John W. Vinson[MVP]
     
  4. Ced

    Ced
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    Guest

    Sorry for the posts. Thanks for the help.

    Employees looks good but do I need a table for managers?
    incidents: there is only one employee per incident and per file

    File: Each piece of paper represents a file, as the paper is the review for
    the file.

    Questions: The questions are the same for all of the file reviews (25 yes/no).

    "John Vinson" wrote:

    > On Sun, 16 Jul 2006 12:38:02 -0700, Ced
    > <Ced@discussions.microsoft.com> wrote:
    >
    > >I am trying to create a dbase for employee file reviews. On paper each
    > >review, lists: the employee, manager, district, file #, date of incident,
    > >customer name and 25 yes/no questions. How would I go about creating a proper
    > >table structure for this dbase? Each employee will have an almost infinite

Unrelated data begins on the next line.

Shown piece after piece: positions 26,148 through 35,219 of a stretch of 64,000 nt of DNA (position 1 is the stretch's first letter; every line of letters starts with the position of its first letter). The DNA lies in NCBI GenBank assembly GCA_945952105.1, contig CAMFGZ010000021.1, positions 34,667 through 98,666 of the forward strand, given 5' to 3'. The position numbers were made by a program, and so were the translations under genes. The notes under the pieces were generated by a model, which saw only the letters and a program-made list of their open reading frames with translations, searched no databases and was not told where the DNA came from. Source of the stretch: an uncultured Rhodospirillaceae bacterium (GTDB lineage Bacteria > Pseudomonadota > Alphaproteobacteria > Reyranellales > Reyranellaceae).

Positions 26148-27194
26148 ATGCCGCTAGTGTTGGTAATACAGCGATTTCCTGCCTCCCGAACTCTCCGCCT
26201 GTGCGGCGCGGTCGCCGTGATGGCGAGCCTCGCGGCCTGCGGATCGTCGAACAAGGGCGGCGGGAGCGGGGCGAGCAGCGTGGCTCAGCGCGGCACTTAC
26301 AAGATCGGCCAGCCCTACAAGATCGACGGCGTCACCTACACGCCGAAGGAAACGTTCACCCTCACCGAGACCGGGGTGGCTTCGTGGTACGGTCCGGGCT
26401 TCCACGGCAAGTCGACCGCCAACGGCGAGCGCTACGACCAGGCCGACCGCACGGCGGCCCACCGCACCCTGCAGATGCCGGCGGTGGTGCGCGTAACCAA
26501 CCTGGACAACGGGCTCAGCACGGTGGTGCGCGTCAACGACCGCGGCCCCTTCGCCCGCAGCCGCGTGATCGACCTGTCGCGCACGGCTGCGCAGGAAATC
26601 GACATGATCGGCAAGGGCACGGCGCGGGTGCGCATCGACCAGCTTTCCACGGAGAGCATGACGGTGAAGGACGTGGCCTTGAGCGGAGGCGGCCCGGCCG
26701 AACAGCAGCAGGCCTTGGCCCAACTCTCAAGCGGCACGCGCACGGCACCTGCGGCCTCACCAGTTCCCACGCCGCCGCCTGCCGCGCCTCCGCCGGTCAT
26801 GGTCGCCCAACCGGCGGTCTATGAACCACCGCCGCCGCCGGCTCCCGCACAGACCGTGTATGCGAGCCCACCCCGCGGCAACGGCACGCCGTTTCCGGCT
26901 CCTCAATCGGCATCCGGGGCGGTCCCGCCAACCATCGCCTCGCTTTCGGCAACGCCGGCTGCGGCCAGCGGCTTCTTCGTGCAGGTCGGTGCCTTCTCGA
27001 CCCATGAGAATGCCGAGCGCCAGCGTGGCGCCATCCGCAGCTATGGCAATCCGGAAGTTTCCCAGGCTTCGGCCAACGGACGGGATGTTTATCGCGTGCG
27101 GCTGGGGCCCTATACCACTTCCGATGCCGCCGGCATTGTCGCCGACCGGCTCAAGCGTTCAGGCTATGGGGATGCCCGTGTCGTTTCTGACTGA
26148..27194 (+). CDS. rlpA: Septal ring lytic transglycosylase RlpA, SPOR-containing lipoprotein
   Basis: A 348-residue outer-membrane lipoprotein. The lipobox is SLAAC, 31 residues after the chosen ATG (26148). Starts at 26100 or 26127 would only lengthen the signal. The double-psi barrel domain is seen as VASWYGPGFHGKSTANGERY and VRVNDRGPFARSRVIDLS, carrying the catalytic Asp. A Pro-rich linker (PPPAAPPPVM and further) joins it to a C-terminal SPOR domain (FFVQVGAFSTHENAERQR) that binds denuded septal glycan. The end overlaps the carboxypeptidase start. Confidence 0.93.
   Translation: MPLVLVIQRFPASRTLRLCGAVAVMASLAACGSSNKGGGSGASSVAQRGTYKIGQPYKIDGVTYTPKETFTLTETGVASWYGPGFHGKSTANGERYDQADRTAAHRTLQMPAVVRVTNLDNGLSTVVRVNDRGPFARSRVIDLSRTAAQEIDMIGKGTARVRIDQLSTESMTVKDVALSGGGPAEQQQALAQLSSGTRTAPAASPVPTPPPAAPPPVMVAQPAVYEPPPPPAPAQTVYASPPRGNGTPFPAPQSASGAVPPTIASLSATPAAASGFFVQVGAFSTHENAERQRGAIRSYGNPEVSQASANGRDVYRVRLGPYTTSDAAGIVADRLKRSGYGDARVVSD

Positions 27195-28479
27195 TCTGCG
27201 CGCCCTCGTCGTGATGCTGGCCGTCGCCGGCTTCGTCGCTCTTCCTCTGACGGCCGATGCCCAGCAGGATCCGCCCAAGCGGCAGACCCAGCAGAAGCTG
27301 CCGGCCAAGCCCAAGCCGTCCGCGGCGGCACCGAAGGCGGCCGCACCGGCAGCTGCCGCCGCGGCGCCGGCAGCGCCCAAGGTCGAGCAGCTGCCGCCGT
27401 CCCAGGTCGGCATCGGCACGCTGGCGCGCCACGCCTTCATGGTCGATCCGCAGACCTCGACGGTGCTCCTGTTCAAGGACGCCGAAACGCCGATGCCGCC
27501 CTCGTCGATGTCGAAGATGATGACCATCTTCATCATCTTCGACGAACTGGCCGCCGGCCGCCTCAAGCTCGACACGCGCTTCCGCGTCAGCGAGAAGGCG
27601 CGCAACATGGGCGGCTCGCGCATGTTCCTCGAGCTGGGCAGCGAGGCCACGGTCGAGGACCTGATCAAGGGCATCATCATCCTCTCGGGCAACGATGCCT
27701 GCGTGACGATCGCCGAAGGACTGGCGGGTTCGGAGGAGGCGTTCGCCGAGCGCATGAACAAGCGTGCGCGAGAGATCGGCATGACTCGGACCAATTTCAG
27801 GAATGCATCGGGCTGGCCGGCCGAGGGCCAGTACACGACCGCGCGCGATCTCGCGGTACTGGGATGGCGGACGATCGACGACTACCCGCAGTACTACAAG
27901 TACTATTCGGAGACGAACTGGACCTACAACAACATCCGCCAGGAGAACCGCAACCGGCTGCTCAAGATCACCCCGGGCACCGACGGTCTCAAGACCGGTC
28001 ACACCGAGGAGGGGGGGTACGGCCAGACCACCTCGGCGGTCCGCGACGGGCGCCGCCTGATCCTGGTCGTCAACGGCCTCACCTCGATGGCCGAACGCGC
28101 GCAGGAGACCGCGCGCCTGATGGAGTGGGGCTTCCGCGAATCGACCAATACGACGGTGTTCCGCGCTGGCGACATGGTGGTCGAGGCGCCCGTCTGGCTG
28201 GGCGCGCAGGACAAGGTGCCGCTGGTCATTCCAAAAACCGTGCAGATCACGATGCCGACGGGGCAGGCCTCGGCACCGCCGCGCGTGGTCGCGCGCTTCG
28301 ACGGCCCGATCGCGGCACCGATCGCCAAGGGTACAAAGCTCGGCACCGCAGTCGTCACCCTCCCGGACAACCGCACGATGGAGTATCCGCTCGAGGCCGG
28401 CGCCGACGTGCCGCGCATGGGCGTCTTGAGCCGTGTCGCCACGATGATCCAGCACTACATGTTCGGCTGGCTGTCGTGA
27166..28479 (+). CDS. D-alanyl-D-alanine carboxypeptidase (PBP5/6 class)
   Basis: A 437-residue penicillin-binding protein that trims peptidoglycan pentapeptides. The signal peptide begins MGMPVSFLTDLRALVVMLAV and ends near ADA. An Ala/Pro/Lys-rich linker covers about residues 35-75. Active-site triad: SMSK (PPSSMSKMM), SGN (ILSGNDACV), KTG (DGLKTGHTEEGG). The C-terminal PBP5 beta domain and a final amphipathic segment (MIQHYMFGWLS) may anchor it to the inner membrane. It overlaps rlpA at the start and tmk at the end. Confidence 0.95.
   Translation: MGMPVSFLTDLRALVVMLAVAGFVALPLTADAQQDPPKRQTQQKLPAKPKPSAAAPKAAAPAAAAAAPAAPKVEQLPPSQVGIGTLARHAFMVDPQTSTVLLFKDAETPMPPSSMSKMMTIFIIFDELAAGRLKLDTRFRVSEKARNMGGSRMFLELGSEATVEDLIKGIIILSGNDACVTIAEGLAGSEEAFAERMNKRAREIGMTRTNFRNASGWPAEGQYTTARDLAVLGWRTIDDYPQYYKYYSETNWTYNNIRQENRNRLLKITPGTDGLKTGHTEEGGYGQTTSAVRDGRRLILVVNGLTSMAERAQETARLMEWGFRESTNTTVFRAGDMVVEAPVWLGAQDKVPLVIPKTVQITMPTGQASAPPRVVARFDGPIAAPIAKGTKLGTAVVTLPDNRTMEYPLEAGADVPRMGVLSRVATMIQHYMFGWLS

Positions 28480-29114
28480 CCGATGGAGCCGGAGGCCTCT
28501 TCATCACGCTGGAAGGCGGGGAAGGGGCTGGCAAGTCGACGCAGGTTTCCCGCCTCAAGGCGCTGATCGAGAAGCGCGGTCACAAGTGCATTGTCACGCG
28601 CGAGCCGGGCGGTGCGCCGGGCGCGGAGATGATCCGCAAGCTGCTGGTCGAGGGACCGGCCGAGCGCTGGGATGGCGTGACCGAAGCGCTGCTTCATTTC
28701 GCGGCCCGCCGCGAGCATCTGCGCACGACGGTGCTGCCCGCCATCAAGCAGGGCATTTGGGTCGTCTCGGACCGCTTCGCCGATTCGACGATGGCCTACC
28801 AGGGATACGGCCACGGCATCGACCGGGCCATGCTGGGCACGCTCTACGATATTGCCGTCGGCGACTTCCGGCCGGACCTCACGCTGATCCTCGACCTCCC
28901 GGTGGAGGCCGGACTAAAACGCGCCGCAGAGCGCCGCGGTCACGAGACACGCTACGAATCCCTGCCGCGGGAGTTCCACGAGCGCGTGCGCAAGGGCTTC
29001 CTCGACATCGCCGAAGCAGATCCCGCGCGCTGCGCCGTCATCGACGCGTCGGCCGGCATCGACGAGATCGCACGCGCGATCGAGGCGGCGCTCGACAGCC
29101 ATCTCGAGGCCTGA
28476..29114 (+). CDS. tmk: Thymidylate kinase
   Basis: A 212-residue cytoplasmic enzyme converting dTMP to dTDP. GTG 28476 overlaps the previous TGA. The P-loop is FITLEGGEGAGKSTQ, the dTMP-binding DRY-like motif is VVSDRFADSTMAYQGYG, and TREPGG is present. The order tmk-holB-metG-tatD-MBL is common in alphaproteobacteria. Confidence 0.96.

> >number of files reviewed. The same goes for the manager reviewing the files.
    > >The purpose for this dbase is to keep track of what employees are missing in
    > >their files. Where they can be listed in reports. Thanks for any assistance
    > >you can provide.

    >
    > Sounds like you need at least the following tables:
    >
    > Employees
    > EmployeeID
    > LastName
    > FirstName
    > <other appropriate bio data>
    > ManagerID
    >
    > Incidents
    > IncidentNumber
    > <information about the incident... does each incident involve one
    > employee? maybe multiple employees? If multiple you need an
    > Incident-Employee resolver table, otherwise just an EmployeeID>
    > <does each incident involve a customer??
    >
    > Questions
    > <how are the questions related to incidents? You know better than
    > I!>
    >
    > Files
    > <what's a "file" in this context? One of these sheets of paper with
    > questions?>
    >
    > More info please - in *one* newsgroup, not five...
    >
    > John W. Vinson[MVP]
    >
    >
     
  5. John Vinson

    John Vinson
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    Guest

    On Mon, 17 Jul 2006 02:56:02 -0700, Ced
    <Ced@discussions.microsoft.com> wrote:

    >Sorry for the posts. Thanks for the help.
    >
    >Employees looks good but do I need a table for managers?